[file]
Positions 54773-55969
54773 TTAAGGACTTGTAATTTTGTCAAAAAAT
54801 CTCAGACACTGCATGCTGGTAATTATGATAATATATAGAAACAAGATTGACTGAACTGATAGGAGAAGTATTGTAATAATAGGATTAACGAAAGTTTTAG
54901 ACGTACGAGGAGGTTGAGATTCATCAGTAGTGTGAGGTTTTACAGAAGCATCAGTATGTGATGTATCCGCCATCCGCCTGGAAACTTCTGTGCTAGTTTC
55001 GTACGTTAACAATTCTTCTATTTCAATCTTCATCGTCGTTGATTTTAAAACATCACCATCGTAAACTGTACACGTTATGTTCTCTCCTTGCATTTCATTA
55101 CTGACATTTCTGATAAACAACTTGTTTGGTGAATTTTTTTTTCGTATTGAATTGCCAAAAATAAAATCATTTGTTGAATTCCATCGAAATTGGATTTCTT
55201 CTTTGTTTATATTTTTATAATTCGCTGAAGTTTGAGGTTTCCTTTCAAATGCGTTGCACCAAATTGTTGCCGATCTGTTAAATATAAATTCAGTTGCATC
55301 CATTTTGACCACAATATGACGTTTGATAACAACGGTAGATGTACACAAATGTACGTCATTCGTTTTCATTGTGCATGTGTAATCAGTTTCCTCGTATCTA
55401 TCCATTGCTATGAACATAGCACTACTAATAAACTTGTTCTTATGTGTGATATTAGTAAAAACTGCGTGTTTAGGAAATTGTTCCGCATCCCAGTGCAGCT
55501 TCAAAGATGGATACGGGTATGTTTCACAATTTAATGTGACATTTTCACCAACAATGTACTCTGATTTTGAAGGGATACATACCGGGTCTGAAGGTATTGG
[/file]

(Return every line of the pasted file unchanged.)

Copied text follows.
Positions 54773-55969
54773 TTAAGGACTTGTAATTTTGTCAAAAAAT
54801 CTCAGACACTGCATGCTGGTAATTATGATAATATATAGAAACAAGATTGACTGAACTGATAGGAGAAGTATTGTAATAATAGGATTAACGAAAGTTTTAG
54901 ACGTACGAGGAGGTTGAGATTCATCAGTAGTGTGAGGTTTTACAGAAGCATCAGTATGTGATGTATCCGCCATCCGCCTGGAAACTTCTGTGCTAGTTTC
55001 GTACGTTAACAATTCTTCTATTTCAATCTTCATCGTCGTTGATTTTAAAACATCACCATCGTAAACTGTACACGTTATGTTCTCTCCTTGCATTTCATTA
55101 CTGACATTTCTGATAAACAACTTGTTTGGTGAATTTTTTTTTCGTATTGAATTGCCAAAAATAAAATCATTTGTTGAATTCCATCGAAATTGGATTTCTT
55201 CTTTGTTTATATTTTTATAATTCGCTGAAGTTTGAGGTTTCCTTTCAAATGCGTTGCACCAAATTGTTGCCGATCTGTTAAATATAAATTCAGTTGCATC
55301 CATTTTGACCACAATATGACGTTTGATAACAACGGTAGATGTACACAAATGTACGTCATTCGTTTTCATTGTGCATGTGTAATCAGTTTCCTCGTATCTA
55401 TCCATTGCTATGAACATAGCACTACTAATAAACTTGTTCTTATGTGTGATATTAGTAAAAACTGCGTGTTTAGGAAATTGTTCCGCATCCCAGTGCAGCT
55501 TCAAAGATGGATACGGGTATGTTTCACAATTTAATGTGACATTTTCACCAACAATGTACTCTGATTTTGAAGGGATACATACCGGGTCTGAAGGTATTGG